ANKARA, Turkey (AP) — One month after a powerful quake devastated parts of Turkey and Syria, hundreds of thousands of people still need adequate shelter and sanitation, and an appeal for $1 billion to assist survivors is only 10% funded, hampering efforts to tackle the humanitarian crisis, a United Nations official said Monday.
The Feb. 6 earthquake and strong aftershocks have killed close to 47,000 people in Turkey, destroyed or damaged around 214,000 buildings and left hundreds of thousands of people homeless — making it the worst disaster in Turkey’s modern history. The U.N. estimates that the earthquake killed around 6,000 people in Syria, mainly in the rebel-held northwest.
About 2 million survivors have been housed in temporary accommodation or evacuated from the earthquake-devastated region, according to Turkish government figures. Around 1.5 million people have been settled in tents while another 46,000 have been moved to container houses. Others are living in dormitories and guesthouses, the government said.
“Given the number of people that have been relocated, given the number of people that have been injured and given the level of the devastation, we do have extensive humanitarian needs now,” Alvaro Rodriguez, the U.N. Resident Coordinator in Turkey, told The Associated Press.
“We have some provinces where up to 25% of the population — we’re talking sometimes half a million people — have relocated. So the challenge we have is how do we provide food, shelter, water for these communities?” he said.
The U.N. representative said tents are still needed even though they are not “the optimal solution” for sheltering people. He reported some cases of scabies outbreaks because of poor sanitary conditions.
Last month, the U.N. made a flash appeal for $397.6 million to help Syrian quake victims and $1 billion appeal for victims in Turkey to cover emergency needs, such as food, protection, education water and shelter, for three months. Rodriguez said the appeal for Turkey is only about 10 percent funded.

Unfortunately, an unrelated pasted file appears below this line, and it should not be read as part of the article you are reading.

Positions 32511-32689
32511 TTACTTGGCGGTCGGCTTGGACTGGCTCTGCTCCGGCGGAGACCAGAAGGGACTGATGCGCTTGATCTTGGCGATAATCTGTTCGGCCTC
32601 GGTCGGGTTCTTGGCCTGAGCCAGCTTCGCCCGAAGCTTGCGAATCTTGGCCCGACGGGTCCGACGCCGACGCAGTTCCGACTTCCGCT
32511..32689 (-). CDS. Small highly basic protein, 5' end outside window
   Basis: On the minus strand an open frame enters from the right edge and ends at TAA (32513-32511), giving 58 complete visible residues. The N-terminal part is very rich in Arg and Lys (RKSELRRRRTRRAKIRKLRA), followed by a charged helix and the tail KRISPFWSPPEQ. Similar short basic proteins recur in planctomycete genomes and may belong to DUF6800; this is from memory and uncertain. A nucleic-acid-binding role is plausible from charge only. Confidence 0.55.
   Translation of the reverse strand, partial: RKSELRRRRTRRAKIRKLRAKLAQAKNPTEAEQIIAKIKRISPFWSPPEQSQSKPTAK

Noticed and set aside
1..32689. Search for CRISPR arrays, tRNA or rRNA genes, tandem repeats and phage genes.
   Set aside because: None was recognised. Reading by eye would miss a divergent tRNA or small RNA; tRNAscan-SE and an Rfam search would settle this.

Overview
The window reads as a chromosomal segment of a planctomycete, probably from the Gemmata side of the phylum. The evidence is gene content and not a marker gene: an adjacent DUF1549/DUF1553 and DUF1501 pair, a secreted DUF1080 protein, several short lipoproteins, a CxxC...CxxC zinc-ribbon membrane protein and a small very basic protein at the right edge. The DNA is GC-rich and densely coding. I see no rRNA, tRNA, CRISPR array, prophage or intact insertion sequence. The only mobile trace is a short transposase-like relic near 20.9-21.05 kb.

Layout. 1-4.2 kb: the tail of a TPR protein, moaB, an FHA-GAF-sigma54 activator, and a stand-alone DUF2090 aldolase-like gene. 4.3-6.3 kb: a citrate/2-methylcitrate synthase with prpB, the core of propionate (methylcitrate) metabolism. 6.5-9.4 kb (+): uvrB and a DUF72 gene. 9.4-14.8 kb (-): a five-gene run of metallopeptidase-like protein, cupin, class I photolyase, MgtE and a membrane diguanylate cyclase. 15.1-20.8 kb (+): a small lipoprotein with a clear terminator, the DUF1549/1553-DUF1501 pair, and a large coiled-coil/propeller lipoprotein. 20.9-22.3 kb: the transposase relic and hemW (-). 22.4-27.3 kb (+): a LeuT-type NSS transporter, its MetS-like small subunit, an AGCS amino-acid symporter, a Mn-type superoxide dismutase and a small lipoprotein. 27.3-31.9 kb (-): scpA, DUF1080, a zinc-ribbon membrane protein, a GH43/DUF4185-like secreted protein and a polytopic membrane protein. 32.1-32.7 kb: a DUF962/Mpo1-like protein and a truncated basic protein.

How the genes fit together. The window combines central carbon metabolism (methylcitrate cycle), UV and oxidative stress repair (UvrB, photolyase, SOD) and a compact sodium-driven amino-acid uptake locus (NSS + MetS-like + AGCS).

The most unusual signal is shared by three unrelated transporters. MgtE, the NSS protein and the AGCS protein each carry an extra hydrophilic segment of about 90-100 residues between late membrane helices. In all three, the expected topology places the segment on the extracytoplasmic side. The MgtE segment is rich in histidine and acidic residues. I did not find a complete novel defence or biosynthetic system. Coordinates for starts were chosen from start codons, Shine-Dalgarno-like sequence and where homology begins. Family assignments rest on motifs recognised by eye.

“The reality is that if we do not move beyond the roughly 10% that we have, the U.N. and its partners will not be able to meet the humanitarian needs,” he said.
Rodriguez added: “Turkey has been a country that has supported 4 million Syrian refugees over the last few years, and this is an opportunity for the international community to provide the support that Turkey deserves.”
The World Bank has estimated that the earthquake has caused an estimated $34.2 billion in direct physical damages - the equivalent of 4% of Turkey's 2021 GDP. The World Bank said recovery and reconstruction costs will be much higher and that GDP losses associated to economic disruptions will also add to the cost of the earthquakes.
Turkish President Recep Tayyip Erdogan, who faces tough presidential and parliamentary elections in May, has promised to rebuild hundreds of thousands of homes for the quake survivors within a year.
More than 1.74 million refugees lived in the 11 Turkish provinces affected by the earthquakes, according to the U.N. refugee agency. Turkey’s interior minister said 4,267 of the people killed in Turkey were Syrian nationals.
Rodriguez said that around 40,000 Syrians in Turkey have returned home to check on family or economic assets such as land or housing that may have been impacted by the earthquake there.